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Xen3 and a Virtual Network

Şuraya atla: kullan, ara

Introduction

By default, Xen creates a bridge to which it attaches a physical network interface. To keep the host or priviledged system (dom0) working, it creates a virtual interface for it and attaches this to the bridge.

This works quite transparently on a workstation, but has issues on a server which also serves as a router and firewall. Standard answer, and best practice according to other Xen users, is to hide the physical network interfaces for dom0 and expose them in a domU and have it handle the routing and firewalling.

A Virtual Network

For my purpose, I would like to run a Xen guest incidentally on my SOHO server. This has some implications, especially when using a firewall. Packets coming from a standard bridge pass the firewall tables differently and will never be masqueraded. Unless you hack extra rules using ebtables, which is what iptables is for routed traffic.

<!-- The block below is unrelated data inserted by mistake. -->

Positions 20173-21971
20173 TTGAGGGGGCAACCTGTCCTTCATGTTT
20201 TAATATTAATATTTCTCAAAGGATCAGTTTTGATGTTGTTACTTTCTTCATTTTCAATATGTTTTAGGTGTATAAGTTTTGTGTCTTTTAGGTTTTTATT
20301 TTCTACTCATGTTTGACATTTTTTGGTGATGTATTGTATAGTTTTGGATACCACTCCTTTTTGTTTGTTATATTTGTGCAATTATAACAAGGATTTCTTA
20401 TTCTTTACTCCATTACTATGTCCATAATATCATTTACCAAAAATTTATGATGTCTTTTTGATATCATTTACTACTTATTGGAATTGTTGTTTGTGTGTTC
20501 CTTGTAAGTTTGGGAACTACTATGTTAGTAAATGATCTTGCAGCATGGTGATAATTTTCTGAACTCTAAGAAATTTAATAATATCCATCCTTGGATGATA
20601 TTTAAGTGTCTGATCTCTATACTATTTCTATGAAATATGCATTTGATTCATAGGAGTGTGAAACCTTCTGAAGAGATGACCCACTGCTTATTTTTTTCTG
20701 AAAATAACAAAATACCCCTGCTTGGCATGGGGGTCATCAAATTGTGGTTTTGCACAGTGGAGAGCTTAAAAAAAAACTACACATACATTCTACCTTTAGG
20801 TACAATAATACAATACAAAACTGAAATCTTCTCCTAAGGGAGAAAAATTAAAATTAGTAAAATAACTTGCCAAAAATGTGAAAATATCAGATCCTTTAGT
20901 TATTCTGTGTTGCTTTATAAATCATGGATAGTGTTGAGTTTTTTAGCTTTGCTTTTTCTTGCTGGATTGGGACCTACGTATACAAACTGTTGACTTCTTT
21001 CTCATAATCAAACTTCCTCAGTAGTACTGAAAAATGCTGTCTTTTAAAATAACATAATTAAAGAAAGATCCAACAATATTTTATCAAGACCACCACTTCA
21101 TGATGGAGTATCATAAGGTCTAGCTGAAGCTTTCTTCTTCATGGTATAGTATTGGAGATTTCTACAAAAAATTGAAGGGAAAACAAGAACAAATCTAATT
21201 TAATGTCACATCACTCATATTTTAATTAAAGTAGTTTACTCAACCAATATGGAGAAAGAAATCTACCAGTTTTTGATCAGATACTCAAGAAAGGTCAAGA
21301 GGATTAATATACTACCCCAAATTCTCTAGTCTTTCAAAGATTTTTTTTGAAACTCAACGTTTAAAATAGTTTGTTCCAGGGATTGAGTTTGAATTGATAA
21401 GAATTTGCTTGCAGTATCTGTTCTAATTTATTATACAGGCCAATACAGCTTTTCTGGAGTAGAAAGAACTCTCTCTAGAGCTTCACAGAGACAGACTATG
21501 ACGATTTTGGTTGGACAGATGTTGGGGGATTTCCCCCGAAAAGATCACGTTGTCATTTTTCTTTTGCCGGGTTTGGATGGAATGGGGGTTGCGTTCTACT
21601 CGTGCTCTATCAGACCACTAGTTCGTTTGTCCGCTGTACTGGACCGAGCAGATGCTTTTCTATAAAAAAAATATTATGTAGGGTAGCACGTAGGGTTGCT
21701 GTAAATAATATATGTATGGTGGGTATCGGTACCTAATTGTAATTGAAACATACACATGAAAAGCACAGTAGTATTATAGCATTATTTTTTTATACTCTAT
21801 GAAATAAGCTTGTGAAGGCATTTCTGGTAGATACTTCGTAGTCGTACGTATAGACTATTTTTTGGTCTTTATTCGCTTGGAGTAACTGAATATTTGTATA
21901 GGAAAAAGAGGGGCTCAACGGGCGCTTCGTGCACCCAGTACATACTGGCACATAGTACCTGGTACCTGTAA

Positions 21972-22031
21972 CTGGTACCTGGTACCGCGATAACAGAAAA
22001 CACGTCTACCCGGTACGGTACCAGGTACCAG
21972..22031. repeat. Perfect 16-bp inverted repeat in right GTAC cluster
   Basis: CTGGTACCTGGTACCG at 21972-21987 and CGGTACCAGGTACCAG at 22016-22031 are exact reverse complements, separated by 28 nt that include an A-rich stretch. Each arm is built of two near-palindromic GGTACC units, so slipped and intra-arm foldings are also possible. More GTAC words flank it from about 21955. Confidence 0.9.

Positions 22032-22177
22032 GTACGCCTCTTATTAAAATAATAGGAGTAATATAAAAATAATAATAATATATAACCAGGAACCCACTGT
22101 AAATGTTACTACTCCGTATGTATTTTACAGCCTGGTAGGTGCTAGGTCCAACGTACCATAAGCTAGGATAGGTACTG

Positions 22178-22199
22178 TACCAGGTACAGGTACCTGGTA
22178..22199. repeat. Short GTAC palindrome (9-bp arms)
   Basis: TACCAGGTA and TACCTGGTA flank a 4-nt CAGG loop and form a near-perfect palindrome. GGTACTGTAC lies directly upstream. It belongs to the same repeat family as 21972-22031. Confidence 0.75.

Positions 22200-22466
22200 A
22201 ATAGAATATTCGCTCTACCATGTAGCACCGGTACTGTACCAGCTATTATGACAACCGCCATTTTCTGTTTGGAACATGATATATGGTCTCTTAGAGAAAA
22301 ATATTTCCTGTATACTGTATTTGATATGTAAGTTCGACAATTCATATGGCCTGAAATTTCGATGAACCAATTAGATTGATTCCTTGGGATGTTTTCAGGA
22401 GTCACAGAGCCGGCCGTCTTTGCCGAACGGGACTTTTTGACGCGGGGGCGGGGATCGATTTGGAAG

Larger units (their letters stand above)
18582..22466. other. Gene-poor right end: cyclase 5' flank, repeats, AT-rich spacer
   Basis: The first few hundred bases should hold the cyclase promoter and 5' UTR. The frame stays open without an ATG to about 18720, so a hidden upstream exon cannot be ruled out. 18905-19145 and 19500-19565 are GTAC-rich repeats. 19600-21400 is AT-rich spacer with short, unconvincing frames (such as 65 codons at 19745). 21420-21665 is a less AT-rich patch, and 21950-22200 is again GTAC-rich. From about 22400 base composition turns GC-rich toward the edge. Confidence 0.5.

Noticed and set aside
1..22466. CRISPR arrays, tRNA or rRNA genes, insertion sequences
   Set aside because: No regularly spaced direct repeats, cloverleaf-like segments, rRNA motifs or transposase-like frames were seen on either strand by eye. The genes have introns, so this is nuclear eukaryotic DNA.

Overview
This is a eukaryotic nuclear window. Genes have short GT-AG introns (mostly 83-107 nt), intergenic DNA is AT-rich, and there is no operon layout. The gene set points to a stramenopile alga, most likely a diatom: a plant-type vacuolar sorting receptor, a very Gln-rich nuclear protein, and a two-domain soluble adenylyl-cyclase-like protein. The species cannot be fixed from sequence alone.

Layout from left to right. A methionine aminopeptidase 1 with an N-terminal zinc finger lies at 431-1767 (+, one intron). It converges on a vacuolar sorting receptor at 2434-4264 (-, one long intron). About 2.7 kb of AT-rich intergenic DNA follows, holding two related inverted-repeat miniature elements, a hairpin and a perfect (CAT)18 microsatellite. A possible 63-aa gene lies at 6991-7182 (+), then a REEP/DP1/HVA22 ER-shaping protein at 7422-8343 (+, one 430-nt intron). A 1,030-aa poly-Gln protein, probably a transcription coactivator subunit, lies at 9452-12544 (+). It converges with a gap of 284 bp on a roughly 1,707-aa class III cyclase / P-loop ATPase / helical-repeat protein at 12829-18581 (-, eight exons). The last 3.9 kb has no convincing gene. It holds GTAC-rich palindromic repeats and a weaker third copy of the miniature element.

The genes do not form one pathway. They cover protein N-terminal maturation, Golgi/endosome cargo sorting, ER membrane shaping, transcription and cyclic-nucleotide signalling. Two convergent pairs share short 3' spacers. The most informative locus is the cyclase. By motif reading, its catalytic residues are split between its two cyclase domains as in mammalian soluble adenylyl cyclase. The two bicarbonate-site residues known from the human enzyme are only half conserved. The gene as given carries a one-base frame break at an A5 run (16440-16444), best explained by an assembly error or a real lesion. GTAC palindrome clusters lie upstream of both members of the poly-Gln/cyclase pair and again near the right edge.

My requiremenst were actually not to have a physical NIC renumbered, renamed and attached to a bridge, but to have a virtual network on my server which will be treated as a DMZ.

The Brouter Setup

To accomplish this, and to have the domUs on my DMZ masqueraded to the net, I tried a brouter setup. And it works wonderfully well.

A brouter is a combination of a bridge an a router. In this configuration, the interfaces attached to it do not have an IP address, but the bridge does. Sticking with the descriptions used in the Xen manual, it is a switch and network interface in one, attached to dom0 and to which the domUs are connected.

So the domUs are bridged to each other, but the connection to dom0 is routed. Hence the name 'brouter'.

It looks like this:

XenWithVirtualNetwork480.png